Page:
The Nile Valley’s Sphinxes are getting a much-needed revival in the wake of Egyptian President Abdel Fattah el-Sisi’s declaration that the ancient monuments will be back in business by the end of this year.
The decision to reopen the Avenue of the Sphinxes, which runs from Dakahlia to al-Khouhid, was largely borne out of economic necessity. Construction on a bridge across the river had set back construction of the monuments by 15 years. When it reopened, the narrow, convoluted streets of al-Seahy to al-Hora will provide easier access to the monuments.
Abdel Fattah el-Sisi announced the restoration in October during an international visit by Saudi Arabia’s Prince Mohammed bin Salman. In 2015, the tour guides at Egypt’s Akrama Fayoum Sinai museum found a pharaonic arsenal hidden under the village’s dirt streets. The weaponry included projectile devices, spear points, sword sheaths, daggers, and a set of twin elephants carved with hieroglyphs and bronze heads.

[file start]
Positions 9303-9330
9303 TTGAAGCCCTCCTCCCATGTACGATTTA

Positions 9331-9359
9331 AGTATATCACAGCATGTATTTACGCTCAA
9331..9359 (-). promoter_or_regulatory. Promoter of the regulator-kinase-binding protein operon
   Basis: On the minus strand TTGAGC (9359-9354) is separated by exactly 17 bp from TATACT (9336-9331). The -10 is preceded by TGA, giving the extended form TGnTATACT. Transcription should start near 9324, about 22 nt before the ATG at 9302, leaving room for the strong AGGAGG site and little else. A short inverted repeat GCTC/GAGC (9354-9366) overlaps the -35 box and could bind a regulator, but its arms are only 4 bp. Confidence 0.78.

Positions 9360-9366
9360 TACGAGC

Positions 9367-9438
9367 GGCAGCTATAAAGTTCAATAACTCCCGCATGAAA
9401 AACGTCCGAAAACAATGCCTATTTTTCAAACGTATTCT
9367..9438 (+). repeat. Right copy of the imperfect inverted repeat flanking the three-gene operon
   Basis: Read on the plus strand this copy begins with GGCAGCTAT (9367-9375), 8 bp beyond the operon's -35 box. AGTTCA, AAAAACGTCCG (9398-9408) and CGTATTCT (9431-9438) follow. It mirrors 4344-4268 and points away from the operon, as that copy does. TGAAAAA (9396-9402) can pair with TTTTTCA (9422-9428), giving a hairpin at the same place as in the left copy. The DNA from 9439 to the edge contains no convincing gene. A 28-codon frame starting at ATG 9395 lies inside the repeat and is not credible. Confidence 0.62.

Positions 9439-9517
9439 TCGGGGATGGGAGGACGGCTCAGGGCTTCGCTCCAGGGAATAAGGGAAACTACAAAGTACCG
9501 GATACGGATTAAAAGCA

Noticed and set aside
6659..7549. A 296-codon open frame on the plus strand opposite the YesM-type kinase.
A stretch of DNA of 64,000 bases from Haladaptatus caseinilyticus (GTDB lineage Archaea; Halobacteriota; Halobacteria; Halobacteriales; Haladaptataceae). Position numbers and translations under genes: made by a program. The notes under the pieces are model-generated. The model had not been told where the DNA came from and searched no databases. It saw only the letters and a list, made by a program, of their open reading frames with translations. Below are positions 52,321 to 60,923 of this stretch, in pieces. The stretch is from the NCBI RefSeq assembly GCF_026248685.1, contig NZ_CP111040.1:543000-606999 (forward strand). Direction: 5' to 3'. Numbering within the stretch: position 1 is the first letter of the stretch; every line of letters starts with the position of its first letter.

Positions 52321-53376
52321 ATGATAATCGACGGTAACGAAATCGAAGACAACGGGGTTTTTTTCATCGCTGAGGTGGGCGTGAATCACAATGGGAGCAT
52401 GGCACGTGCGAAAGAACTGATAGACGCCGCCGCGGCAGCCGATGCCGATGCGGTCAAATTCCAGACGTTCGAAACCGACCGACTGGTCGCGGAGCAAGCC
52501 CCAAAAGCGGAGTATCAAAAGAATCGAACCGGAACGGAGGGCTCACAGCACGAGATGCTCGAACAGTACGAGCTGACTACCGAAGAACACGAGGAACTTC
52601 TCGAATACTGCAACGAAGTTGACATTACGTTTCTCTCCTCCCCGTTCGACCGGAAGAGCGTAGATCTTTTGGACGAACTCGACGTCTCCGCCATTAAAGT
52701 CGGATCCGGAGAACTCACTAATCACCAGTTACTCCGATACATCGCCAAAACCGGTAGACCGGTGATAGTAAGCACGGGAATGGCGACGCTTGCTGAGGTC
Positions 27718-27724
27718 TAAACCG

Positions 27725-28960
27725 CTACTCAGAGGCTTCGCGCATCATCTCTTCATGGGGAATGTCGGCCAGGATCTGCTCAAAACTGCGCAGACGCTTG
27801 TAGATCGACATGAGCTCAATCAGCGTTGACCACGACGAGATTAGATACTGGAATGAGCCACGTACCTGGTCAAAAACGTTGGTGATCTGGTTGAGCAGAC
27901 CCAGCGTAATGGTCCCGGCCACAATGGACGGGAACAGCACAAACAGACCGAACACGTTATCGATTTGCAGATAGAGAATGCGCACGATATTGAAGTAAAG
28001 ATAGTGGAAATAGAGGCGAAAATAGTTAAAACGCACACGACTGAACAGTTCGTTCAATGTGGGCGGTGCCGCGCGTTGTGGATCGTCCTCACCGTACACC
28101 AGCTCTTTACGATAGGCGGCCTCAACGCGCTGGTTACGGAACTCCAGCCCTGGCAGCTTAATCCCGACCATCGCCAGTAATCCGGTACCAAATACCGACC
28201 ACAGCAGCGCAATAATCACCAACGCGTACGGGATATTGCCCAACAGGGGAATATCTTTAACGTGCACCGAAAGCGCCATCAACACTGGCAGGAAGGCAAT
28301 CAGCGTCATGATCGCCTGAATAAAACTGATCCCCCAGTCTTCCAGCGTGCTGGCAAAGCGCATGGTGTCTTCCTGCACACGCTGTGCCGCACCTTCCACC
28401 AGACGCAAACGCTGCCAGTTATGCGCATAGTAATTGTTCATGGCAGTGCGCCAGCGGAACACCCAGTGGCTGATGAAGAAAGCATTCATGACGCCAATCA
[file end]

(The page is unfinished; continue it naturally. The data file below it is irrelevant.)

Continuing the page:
Before the Islamic conquest of Egypt in 610, Akrama Fayoum Sinai were a thriving population. Their ancient community covered most of the central peninsula, but with the ascent of Islam, the ancient people were forced to flee to the desert and live underground as oases, so intense was their Muslim dominance. This action, known as khasas, is where the Sphinxes of Shubra and Fayoum are located.
Authoritarian rule by Egypt’s president Mohamed Morsi and, to a lesser extent, by the Muslim Brotherhood following his overthrow in 2013 had serious economic and security implications. Within three years, 90 percent of Egypt’s foreign loans had dried up. The country is now hoping this move will help to reverse that trend.
The Sphinxes were first documented in the 6th Century BC by an Egyptian astronomer, Bahman.